The body of one of the world’s best climbers of our time and his cameraman have been found 16 years after they were killed in an avalanche.
American mountaineer Alex Lowe, 40, was on an expedition on October 5, 1999, to climb then ski down the 14th highest mountain in the world, Shishapangma, an eight kilometre peak in southern Tibet.
He and his cameraman Dave Bridges, 29, died when they were overcome and buried by a massive avalanche, which broke free 1.8 kilometres above them.
Miraculously Conrad Anker, who was climbing with the pair, survived with minor injuries.
Lowe’s widow Jennifer went on to marry Anker in 2001, who adopted the pair’s three sons. They run the Alex Lowe Charitable Foundation together.
More than 16 years after the fatal expedition, two climbers David Goettler from Germany and Ueli Steck from Switzerland found the remains of two people partially melting out of a glacier on the south face of Shishapangma, Tibet.
On Wednesday, Anker received a phone call from Goettler and Steck who had come across the remains of two climbers still encased in blue ice but beginning to emerge from the glacier.
They described the clothing and backpacks on the frozen climbers to Anker, who confirmed the bodies were of Lowe and Bridges, a statement from Lowe’s widow Jennifer Lowe-Anker confirmed.
“They were close to each other. Blue and red North Face backpacks. Yellow Koflach boots. It was all that gear from that time period. They were pretty much the only two climbers who were there,” Anker told Outside magazine.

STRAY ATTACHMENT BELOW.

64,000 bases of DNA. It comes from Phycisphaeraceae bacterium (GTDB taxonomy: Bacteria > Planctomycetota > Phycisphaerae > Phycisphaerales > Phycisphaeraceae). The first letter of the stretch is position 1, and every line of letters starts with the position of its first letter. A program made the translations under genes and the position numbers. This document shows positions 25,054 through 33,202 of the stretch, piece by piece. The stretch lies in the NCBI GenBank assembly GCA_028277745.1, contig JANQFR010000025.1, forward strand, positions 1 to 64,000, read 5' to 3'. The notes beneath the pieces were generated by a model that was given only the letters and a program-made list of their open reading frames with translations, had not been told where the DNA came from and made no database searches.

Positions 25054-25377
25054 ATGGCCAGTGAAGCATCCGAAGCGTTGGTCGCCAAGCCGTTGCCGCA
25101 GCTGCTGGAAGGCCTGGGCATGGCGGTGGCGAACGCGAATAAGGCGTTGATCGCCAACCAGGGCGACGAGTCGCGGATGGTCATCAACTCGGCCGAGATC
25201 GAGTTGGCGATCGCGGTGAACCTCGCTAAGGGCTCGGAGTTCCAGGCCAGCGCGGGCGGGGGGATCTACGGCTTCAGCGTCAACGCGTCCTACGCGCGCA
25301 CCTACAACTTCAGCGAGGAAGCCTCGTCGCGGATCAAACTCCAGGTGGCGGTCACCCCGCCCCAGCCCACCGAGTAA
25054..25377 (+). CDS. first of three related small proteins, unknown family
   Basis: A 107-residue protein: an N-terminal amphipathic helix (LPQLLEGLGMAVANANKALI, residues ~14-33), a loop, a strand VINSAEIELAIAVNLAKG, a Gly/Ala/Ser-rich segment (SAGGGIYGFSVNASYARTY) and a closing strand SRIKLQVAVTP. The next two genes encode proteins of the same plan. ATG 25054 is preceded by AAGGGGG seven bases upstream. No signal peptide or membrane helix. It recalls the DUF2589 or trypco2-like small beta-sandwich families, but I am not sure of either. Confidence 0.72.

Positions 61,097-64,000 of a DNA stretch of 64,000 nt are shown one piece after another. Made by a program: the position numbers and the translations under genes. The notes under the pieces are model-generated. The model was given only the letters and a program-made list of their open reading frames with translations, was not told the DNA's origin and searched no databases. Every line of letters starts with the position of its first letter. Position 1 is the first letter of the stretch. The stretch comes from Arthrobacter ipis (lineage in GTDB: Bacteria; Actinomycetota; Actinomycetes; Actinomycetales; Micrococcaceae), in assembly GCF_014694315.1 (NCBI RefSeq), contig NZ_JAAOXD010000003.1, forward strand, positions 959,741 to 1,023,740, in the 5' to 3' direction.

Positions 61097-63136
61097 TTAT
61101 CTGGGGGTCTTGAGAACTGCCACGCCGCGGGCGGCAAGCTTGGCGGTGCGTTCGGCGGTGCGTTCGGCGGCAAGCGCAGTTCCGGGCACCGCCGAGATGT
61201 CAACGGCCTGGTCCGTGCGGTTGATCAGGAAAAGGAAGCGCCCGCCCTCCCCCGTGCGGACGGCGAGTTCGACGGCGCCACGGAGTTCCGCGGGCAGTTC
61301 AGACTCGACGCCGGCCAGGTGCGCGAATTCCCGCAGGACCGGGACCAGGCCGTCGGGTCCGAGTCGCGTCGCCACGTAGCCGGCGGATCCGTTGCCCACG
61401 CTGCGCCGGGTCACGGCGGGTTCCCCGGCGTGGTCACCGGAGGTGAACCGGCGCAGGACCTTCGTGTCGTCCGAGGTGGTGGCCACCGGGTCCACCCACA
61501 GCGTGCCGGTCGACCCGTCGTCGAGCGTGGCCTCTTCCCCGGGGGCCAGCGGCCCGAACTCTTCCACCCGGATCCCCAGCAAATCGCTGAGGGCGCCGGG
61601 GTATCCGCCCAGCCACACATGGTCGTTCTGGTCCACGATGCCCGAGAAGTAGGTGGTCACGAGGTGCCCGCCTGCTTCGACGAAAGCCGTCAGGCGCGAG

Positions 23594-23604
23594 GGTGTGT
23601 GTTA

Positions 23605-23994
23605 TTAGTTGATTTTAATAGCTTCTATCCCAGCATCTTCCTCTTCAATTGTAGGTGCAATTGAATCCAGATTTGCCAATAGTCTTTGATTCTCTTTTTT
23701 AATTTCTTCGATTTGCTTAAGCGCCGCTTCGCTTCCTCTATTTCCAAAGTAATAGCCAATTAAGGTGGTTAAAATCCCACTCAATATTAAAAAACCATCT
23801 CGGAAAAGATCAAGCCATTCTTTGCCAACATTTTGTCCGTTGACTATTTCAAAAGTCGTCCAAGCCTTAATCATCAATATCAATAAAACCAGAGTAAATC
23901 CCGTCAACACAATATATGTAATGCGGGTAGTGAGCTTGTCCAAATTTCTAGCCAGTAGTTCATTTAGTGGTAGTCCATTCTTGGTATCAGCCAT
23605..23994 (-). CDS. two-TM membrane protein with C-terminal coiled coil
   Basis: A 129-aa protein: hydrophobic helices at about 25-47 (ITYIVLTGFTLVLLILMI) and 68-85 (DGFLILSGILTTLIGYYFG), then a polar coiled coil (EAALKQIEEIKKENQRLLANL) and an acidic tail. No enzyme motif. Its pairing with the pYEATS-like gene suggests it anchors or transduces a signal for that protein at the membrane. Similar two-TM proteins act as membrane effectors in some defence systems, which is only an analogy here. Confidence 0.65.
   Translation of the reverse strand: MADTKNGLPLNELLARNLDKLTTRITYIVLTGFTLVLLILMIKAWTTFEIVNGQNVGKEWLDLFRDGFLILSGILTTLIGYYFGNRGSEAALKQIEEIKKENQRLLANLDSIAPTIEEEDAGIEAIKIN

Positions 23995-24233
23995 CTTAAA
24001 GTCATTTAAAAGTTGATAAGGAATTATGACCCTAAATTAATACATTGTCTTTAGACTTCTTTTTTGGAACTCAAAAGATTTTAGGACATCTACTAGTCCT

The final words of Jennifer’s 2008 memoir Forget MeNot said: “Alex will melt out of the glacier one day ... and I do not look forward to it”.
That day finally arrived.
On Sunday Jennifer said in a statement: “Alex and David vanished, were captured and frozen in time. Sixteen years of life has been lived and now they are found. We are thankful.”
“Alex’s parents are thankful to know that their son’s body has been found and that Conrad, the boys and I will make our pilgrimage to Shishapangma. It is time to put Alex to rest,” Jennifer Lowe-Anker said.
Conrad wrote on the foundations’ website: “After 16-and-a-half years, this brings closure and relief for me and Jenni and for our family.”